Immigrant employees who obtain green cards through their employer’s sponsorship are subject to an annual cap of approximately 140,000 per year. The United States Department of State is responsible for administering this annual cap on immigrant visas. Regardless of whether you adjust your status in the United States or Consular Process through a United States Embassy or Consulate abroad you are subject to this annual cap. Within this annual cap there are limited percentages of immigrant visas allotted per country. Countries with a large number of immigrants are effected by the per-country limits. These countries are China, India, Mexico, and the Philippines.
The State Department estimates how many visas should be given out each month so that the 140,000 visas will last until the end of the year. The State Department issues a Visa Bulletin each month detailing what visas will be available based upon the date of filing of the labor certification application (or the date of filing the I-140 petition if a Labor certification is unnecessary). This date of filing is known as the "priority date". Applicants are placed into a waiting list based upon their "priority date" and their employment-based preference category. The monthly State Department Visa Bulletin can be found on the web at: http://travel.state.gov/visa/frvi/bulletin/bulletin_1770.html.
In the past, these numerical limitations have not had much effect on the processing time for employment-based immigrant visas. Recently, however, an increase in government efficiency in processing immigrant visa-applications has led to more applications being processed than there are available visa numbers. The U.S. Government ran out of available employer sponsored immigrant visas this past July, and the immigrant visas allocated for the third preference and other worker categories of fiscal year 2005 had been used up by July 2005. As a result, employment-based residence applicants who were interviewed for Green Cards after July 1, 2005 were not issued their green cards if they were in these preference categories. Immigrant visas did not become available for these categories until October 1, 2005, the beginning of the U.S. Government’s new fiscal year. Because the State Department does not want to run out of visas during the fiscal year again, the Department scaled back the number of people eligible for immigrant visas by changing the monthly cut-off dates. This process is known as "retrogression". Retrogression occurs when the listed priority date is moved back in time rather than forward.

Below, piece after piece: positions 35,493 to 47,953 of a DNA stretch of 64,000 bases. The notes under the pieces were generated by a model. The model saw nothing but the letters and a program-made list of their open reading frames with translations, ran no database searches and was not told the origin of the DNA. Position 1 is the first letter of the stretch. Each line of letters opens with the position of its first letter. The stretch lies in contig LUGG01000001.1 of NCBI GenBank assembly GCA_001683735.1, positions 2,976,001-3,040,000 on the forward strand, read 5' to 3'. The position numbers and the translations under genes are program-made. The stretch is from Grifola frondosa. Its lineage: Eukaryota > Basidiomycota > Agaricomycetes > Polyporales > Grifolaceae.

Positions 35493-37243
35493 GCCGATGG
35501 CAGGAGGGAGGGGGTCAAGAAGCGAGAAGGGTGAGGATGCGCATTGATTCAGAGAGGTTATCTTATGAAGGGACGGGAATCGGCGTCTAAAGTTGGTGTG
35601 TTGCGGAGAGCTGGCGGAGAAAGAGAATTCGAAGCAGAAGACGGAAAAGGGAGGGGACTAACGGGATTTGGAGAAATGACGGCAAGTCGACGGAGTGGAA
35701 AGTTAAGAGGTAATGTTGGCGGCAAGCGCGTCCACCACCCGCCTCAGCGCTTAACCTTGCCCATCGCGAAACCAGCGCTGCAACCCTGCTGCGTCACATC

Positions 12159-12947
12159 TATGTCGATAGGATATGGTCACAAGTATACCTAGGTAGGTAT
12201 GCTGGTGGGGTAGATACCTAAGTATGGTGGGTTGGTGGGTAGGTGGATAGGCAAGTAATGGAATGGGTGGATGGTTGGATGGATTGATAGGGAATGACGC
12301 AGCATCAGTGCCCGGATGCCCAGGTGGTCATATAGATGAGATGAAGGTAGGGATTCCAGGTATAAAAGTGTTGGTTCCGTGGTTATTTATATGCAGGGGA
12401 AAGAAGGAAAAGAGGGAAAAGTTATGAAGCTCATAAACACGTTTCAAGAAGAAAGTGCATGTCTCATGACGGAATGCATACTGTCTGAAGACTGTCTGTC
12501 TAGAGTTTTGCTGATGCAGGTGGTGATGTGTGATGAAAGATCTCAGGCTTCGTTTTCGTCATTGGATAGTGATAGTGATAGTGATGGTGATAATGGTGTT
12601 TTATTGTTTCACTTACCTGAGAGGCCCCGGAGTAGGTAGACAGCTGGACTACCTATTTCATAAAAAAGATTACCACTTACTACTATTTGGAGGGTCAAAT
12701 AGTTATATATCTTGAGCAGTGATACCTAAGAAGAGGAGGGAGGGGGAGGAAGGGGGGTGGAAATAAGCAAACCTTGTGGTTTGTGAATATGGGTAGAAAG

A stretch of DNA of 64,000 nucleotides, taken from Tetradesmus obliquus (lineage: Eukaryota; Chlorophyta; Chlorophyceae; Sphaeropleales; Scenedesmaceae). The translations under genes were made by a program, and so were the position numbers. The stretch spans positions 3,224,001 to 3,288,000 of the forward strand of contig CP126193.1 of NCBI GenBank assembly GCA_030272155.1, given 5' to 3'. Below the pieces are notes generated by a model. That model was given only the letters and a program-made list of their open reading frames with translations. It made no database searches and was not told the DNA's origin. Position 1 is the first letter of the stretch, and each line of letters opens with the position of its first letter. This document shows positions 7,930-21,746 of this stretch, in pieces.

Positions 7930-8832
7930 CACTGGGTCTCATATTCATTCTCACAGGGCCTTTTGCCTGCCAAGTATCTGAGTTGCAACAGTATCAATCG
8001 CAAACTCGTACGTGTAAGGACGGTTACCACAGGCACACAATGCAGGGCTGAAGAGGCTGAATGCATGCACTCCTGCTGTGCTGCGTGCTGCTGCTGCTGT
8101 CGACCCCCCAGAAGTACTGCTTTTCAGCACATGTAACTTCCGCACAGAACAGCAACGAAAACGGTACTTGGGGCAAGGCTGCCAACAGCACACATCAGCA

The quota visa numbers are allocated based upon country of birth, not country of citizenship. Under a special provision of law called "cross-chargeability" a married couple may allocate their case according to the quota of either spouse’s country of birth and minor children have a similar opportunity.
The priority dates are inching forward, but for faster relief Congress must act by allocating more employment-based immigrant visas each year.